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More High-Skilled Guest Workers Would Lower Wages: Study

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HIGHLY SKILLED GUEST WORKERS WAGES
Microsoft came out in favor of comprehensive immigration reform earlier this week, telling lawmakers that the current HB-1 visa system makes it difficult for the software giant and similar companies to hire. | Getty Images

The charge led by major technology companies to bring more high-skilled immigrants into the U.S. could lower wages for the workers already here, a new study finds.

Boosting the number of high-skilled workers in the country would create a too-large pool of labor for the amount of jobs available in the technology field, driving down wages, according to a study from the left-leaning Economic Policy Institute.

The findings come as lawmakers debate a comprehensive immigration reform proposal that would nearly double the quota for HB-1 visas, which are aimed at attracting high-skilled workers to fields where employers say there aren’t enough qualified American workers. Microsoft came out in favor of the reforms earlier this week, telling lawmakers that the current HB-1 visa system makes it difficult for the software giant and similar companies to hire.

But the EPI study found that one of the main arguments for an increase in HB-1 visas may rest on the false assumption that there aren’t enough high-skilled workers in the U.S. workers to fill companies’ needs. Since around 2004, wages in the high-tech sector have remained flat, the study found, indicating that expanding the labor pool in the field would only drive wages down.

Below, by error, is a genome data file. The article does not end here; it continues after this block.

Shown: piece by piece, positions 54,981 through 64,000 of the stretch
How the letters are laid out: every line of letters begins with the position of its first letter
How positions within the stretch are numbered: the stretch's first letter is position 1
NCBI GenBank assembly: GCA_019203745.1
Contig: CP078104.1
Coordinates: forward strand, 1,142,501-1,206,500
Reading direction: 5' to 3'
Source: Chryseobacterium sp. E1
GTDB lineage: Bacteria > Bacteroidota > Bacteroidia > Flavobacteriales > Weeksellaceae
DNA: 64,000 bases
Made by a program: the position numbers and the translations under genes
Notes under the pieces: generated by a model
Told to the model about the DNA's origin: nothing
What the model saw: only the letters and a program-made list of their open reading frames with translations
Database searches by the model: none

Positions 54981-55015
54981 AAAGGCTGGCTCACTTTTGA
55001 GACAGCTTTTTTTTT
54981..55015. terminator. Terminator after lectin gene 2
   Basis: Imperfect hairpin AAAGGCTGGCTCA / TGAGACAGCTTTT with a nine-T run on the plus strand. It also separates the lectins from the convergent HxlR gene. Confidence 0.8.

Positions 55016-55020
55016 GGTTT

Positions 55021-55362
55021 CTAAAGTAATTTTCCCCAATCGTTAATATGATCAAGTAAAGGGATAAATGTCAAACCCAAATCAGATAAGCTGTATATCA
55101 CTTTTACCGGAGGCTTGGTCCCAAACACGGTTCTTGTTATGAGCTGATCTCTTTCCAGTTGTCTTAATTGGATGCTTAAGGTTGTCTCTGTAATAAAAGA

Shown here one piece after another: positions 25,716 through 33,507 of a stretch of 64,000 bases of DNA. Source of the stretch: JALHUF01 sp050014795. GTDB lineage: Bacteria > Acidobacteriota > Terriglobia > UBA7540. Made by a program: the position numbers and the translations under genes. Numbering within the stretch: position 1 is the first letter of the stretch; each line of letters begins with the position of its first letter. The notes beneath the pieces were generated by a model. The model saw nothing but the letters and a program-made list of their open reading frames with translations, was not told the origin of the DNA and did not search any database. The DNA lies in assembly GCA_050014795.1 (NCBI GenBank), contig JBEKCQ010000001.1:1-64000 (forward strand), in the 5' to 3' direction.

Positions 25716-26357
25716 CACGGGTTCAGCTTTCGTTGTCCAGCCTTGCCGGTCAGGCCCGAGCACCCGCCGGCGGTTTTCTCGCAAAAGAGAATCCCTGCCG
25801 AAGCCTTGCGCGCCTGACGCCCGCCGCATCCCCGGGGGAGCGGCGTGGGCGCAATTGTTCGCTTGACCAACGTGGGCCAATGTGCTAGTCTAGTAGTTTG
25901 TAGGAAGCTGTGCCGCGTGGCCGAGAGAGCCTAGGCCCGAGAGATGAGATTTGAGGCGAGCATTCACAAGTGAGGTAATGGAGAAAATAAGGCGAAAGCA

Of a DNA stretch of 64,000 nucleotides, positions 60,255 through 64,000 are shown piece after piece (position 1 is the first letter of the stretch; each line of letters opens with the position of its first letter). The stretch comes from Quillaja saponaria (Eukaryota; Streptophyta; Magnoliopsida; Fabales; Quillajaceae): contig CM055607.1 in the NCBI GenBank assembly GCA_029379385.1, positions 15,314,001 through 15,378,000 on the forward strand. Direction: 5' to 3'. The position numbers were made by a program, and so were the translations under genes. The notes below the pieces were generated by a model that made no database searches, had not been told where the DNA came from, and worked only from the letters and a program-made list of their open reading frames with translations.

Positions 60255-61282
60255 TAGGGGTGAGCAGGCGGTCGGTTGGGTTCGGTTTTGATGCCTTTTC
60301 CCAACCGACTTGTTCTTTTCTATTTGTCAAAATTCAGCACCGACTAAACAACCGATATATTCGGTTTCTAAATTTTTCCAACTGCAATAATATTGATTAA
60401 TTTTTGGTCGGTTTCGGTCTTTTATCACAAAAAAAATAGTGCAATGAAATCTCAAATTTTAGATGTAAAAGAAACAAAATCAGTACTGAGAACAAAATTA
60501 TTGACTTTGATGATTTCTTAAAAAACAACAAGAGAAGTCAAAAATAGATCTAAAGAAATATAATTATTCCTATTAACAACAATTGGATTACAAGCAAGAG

“Employment and wage levels in IT jobs have been weak, trends that are not consistent with strong demand,” the authors wrote in the study.

In fact the study found that only 50 percent of the U.S. college graduates in the science, technology, engineering and math fields work in a STEM job, a finding echoed by other research. A study from the San Francisco Federal Reserve released last year found that concerns about the mismatch in the skills employers are seeking and the skills jobless Americans have are “overblown.”

Still, some proponents of increasing the number of HB-1 visas argue that they could create more jobs for everyone by bringing in talented immigrants who would boost innovation at already-established companies or eventually start their own.

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